A hideous U.S. Covid curve has a simple explanation

(Bloomberg’s Opinion) – The alarming picture below has been going around. It illustrates the poor job the United States has done in containing Covid-19 compared to the European Union, a larger region of independent countries that suffered a previous outbreak. Why the big difference? What is America doing wrong?

There are many possible answers to those questions. A slow initial response and an inability to scale up tests allowed the virus to spread everywhere in the U.S. And instead of coordinating a consistent and aggressive national response, President Donald Trump has consistently downplayed the threat of infection. and has left decisions to states with insufficient support. As a result, decisions about locks and reopens have been chaotic and have ignored the guidelines set by federal public health officials.

Amidst all this, a particular difference between the American and European approaches stands out. Many states were happy to reopen after simply “rounding the curve,” that is, slowing growth upward and ensuring additional hospital capacity. These states continued to expand economic activity on a high plateau with many transmissions in progress. In contrast, most European countries waited to reopen until they flattened the curve or reached its far slope, with a substantially lower incidence or dramatic reductions in viral spread. It is not the only explanation for a growing gap, but it is compelling.

Italy is an exception, as it opened with a relatively high case count. However, the country was recovering from a particularly large and concentrated outbreak, and its incidence was on a strong downward trajectory. Its average daily count was less than 20 cases per million within a week of its initial limited opening, a measure that none of the most troublesome states has handled since early April.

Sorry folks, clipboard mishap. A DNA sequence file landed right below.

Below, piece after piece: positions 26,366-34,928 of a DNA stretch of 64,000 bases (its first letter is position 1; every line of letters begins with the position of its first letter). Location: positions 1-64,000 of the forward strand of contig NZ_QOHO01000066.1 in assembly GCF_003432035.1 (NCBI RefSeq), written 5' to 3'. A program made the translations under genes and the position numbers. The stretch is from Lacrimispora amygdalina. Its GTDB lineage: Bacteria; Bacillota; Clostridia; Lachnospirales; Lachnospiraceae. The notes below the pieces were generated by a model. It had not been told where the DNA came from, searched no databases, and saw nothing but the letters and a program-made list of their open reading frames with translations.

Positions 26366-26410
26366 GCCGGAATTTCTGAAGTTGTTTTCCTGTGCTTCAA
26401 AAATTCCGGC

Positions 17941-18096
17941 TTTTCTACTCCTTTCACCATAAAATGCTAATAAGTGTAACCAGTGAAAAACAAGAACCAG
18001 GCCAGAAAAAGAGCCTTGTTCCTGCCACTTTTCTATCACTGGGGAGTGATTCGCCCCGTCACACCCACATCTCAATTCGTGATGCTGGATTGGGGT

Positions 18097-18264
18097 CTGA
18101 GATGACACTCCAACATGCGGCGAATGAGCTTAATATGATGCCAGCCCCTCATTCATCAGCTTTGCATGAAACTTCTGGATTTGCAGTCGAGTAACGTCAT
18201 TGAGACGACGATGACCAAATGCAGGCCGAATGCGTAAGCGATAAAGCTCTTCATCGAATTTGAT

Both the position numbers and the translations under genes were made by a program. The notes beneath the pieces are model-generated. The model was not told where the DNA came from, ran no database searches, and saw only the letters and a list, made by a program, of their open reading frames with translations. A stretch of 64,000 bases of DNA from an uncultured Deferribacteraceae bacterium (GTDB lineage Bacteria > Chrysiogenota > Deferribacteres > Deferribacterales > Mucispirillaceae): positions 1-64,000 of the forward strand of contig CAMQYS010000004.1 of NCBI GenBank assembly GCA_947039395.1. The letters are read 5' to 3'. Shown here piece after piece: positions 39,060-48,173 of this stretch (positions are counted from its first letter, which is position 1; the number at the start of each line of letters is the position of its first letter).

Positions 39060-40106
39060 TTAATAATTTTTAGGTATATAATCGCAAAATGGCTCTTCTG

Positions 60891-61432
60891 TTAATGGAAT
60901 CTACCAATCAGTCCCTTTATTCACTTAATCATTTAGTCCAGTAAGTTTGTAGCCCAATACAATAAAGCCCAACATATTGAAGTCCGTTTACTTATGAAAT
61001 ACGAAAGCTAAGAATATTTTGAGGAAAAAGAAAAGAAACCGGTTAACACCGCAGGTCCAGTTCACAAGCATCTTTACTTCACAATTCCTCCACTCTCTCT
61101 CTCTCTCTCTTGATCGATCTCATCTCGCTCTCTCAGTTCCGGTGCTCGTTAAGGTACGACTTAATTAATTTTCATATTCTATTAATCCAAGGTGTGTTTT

So why is low incidence so crucial to a successful reopening? It is simple math. More viruses circulating in a community means more opportunities for it to spread. It makes each precaution that people and officials take less effective and each activity more risky. This does not necessarily translate into immediate outbreaks, as people emerged from the confinement quite cautiously. But as the activity expands to include things like indoor bar service, a high base level of infection is increasingly likely to cause problems.

Persistently high levels of cases in the midst of a substantial reopening also make it much more difficult to identify and isolate a high percentage of infected people – again, a number problem. At a certain point, there are too many cases and contacts to hope to track them down.

The gap with Europe argues for more moderation of the fast-opening states in the future, and indeed, some governors are taking an example. In Texas, where cases are increasing at a dangerous rate, Republican Governor Greg Abbott has suspended the reopening of businesses and has ordered the taverns closed. North Carolina has also frozen its reopening efforts, as have Utah and Nevada. And, of course, there is the example of New York and New Jersey, who waited until their steep curves were tamed before beginning reopening efforts; now, even as activities resume in both states, new cases have slowly declined.

The chart tells the story: declaring victory too close to the top of the curve seems like a great way to return to new heights.

This column does not necessarily reflect the opinion of the editorial board or Bloomberg LP and its owners.

Max Nisen is a Bloomberg opinion columnist on biotechnology, pharmacy and healthcare. He previously wrote about corporate strategy and management for Quartz and Business Insider.

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